'The day I confronted Mwai Kibaki at a Nyeri bar'

Former Nyeri District Kanu youth chairman Peter Njogu during the interview at his home in Karisheni in Kieni Constituency, Nyeri County, April 25, 2022. [Mose Sammy, Standard

A former Kanu youth chairman Peter Njogu recounted the day he confronted former President Mwai Kibaki over his indecision to quit Kanu.

The incident happened at White Rhino Hotel in 1991.

The former president's allies were piling pressure on him to quit Kanu and oppose President Daniel arap Moi on the ticket of a different political outfit, but he was reluctant. He wanted to fight from within, a move that angered his political associates.

“To our amazement, Kibaki told a gathering that one does not throw away his shirt when it is dirty, which meant he wanted to use internal means to oust Moi but we knew this would not be possible,” said Mr Njogu.

The former Kanu youth chairman said Kibaki commanded respect and his friends were afraid to tell him off to his face on his decision to fight Kanu from within.

Mr Njogu grabbed the opportunity to tell Kibaki off after a group of friends invited the former head of state for a drink.

"I confronted him and accused him of being indecisive. Although his towering figure frightened me, I was drunk and kept scolding him to make up his mind whether to support Moi or lead us to defect from Kanu," he said.

Speaking to The Standard at his Kieni home, Mr Njogu said the other friends who included Sylvester Wang’ombe Nderi, Isaiah Mathenge and Ndiritu Ndegathi kept buying him more beer so that he could tell Kibaki the truth.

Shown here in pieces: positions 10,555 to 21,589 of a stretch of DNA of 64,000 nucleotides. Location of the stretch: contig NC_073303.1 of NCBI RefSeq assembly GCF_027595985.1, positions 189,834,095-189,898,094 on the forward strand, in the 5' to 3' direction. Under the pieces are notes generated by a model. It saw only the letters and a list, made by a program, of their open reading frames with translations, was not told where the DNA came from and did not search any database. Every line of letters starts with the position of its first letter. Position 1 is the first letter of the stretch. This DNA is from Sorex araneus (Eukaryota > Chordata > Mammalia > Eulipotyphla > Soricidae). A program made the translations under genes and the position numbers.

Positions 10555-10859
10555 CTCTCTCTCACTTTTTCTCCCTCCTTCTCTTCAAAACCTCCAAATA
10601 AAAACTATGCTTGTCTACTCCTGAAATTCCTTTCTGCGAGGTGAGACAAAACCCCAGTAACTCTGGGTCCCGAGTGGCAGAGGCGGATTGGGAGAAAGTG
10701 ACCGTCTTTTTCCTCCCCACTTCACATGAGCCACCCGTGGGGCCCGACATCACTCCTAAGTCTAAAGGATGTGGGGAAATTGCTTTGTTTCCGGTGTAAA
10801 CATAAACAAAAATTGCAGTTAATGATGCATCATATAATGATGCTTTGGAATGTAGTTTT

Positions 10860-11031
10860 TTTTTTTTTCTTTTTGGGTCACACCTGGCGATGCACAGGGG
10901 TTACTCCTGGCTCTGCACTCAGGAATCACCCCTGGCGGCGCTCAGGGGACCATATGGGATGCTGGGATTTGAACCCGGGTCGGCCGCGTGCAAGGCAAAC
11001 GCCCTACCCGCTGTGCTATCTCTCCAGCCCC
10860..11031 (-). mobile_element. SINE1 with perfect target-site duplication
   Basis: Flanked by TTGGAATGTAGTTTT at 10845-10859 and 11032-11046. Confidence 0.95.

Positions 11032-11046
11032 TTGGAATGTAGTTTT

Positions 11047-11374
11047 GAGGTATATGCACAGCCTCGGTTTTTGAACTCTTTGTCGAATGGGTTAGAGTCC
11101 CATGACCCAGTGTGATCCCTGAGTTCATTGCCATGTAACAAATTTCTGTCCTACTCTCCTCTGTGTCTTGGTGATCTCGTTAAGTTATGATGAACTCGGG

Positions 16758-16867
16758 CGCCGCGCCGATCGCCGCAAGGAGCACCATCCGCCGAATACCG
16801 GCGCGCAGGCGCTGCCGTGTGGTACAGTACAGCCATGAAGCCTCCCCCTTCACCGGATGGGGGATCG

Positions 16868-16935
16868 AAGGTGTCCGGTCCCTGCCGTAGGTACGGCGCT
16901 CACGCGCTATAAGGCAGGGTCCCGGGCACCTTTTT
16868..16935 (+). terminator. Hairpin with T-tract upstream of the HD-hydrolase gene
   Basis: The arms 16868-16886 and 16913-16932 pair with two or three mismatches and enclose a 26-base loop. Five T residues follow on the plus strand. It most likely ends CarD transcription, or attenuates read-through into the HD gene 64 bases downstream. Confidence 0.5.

"Kibaki kept calm and never uttered a word even as I continued my tirade to the delight of those who had dispatched me. After two weeks, Mathenge informed me that Kibaki had retreated to Mombasa to establish his new political outfit, the Democratic Party,” said the former Kanu youth chairman.

Mr Njogu was so happy upon learning about Kibaki's decision to defect from Kanu to Democratic Party.

“I was among the first Kanu diehards to return my Kanu uniform which included a tie and a branded Kanu jacket, a crown medal and my membershio certificate to the party. Most of the leaders decamped but kept the regalia,” he said.

Mr Njogu would later be elected councillor in 1994 after a man who was elected on a Democratic Party ticket was won over by Kanu operatives so that he could seek reelection on the ruling party's ticket.

This was a strategy by government to weaken the opposition and to clip Kibaki’s wings in Central.

“Kibaki urged me to vie on Democratic Party ticket and this was another showdown between me and the Kanu operatives. He personally signed my nomination papers without knowledge that the district party officials had signed another paper,” said Mr Njogu.

Former Othaya MP Mary Wambui, who was known as Wambui wa Kanu back then (she later defected to DP) got wind that Mr Njogu's opponents were plotting to kidnap him.

“She found me at Central Hotel which is now known as Central Swahili dishes and ordered me to board her car with my secretary before she drove off. We were followed by a heavy contingent of police but she evaded them and took me to her house in Ring Road,” recounted Mr Njogu.

“I stayed at Ms Wambui’s house until evening when I decided to leave without knowledge that the detectives were waiting for me outside the house. I had to jump from a moving car and hide in the bush to avoid being arrested,” he said.

The plan, according to the former Kanu official, was to prevent him from presenting his nomination papers to the police bosses for clearance. It took the intervention of a Catholic priest who talked to the OCPD to give him clearance.

He won with a landside and represented Mt Kenya Hospital ward at the Municipal Hall where he became a harsh critic of the government.

“I later learnt that Kibaki had received intelligence that I was a wanted person and had directed Ms Wambui to rescue me. I was very fond of him and we could drink together at White Rhino and in Nairobi,” said Njogu.

As a result of supporting opposition, Mr Njogu lost his five-acre piece of land the government had awarded him at Ngaringiro plot.

He said Kibaki hated gossip and corruption and was passionate about uplifting the lives of ordinary Kenyans.

“He always talked economy. He was not like many politicians who think elevating a friend is digging one's own political grave. He was never jealous and lived what he talked and talked what he lived,” Mr Njogu said.